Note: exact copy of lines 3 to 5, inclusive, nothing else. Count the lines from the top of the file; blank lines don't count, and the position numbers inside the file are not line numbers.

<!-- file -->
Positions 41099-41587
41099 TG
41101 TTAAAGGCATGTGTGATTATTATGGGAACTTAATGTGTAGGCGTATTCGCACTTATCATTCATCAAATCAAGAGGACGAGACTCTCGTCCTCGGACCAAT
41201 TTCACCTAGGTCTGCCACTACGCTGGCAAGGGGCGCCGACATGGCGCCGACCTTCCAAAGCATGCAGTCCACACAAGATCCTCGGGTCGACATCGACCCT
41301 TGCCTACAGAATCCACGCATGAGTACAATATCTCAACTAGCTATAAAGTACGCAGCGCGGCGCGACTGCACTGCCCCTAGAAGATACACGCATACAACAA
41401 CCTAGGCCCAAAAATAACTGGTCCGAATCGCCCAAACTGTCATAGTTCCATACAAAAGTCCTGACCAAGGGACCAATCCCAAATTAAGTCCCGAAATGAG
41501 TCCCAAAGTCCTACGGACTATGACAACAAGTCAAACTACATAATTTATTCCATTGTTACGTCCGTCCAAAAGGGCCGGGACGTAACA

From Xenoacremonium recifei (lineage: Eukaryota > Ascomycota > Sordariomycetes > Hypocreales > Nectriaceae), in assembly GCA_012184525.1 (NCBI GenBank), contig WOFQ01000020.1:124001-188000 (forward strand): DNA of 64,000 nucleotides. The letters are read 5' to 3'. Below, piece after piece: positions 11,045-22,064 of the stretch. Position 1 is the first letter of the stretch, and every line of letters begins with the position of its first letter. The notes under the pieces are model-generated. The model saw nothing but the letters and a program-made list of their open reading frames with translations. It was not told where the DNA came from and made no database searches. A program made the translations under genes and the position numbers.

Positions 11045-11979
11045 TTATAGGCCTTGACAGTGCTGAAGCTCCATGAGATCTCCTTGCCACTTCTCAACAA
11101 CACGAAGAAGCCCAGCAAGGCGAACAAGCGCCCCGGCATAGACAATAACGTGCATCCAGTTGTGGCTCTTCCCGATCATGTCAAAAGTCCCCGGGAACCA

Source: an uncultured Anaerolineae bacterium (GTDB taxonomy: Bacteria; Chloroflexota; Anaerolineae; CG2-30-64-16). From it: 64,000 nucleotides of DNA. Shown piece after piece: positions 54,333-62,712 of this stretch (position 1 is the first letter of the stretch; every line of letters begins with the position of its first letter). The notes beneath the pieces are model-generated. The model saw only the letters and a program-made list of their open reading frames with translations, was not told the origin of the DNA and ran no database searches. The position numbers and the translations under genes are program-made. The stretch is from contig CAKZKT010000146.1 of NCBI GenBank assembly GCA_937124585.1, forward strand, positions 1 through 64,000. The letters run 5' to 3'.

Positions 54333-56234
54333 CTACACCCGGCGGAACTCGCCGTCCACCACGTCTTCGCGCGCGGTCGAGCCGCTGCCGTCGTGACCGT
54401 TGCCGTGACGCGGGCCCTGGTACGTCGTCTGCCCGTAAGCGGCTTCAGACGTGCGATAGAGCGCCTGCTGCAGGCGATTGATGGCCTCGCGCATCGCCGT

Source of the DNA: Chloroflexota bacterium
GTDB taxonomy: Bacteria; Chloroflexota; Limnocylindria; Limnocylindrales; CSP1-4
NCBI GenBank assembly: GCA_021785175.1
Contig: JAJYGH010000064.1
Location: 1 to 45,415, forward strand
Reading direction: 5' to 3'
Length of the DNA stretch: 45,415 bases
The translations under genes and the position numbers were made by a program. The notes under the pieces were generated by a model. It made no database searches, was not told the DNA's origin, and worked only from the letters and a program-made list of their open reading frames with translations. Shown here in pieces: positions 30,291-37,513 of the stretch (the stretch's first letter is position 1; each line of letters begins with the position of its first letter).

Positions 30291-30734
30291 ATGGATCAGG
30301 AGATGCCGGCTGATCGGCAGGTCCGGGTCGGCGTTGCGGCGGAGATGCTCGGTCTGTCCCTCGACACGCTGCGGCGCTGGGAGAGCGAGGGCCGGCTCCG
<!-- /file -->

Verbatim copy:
41101 TTAAAGGCATGTGTGATTATTATGGGAACTTAATGTGTAGGCGTATTCGCACTTATCATTCATCAAATCAAGAGGACGAGACTCTCGTCCTCGGACCAAT
41201 TTCACCTAGGTCTGCCACTACGCTGGCAAGGGGCGCCGACATGGCGCCGACCTTCCAAAGCATGCAGTCCACACAAGATCCTCGGGTCGACATCGACCCT
41301 TGCCTACAGAATCCACGCATGAGTACAATATCTCAACTAGCTATAAAGTACGCAGCGCGGCGCGACTGCACTGCCCCTAGAAGATACACGCATACAACAA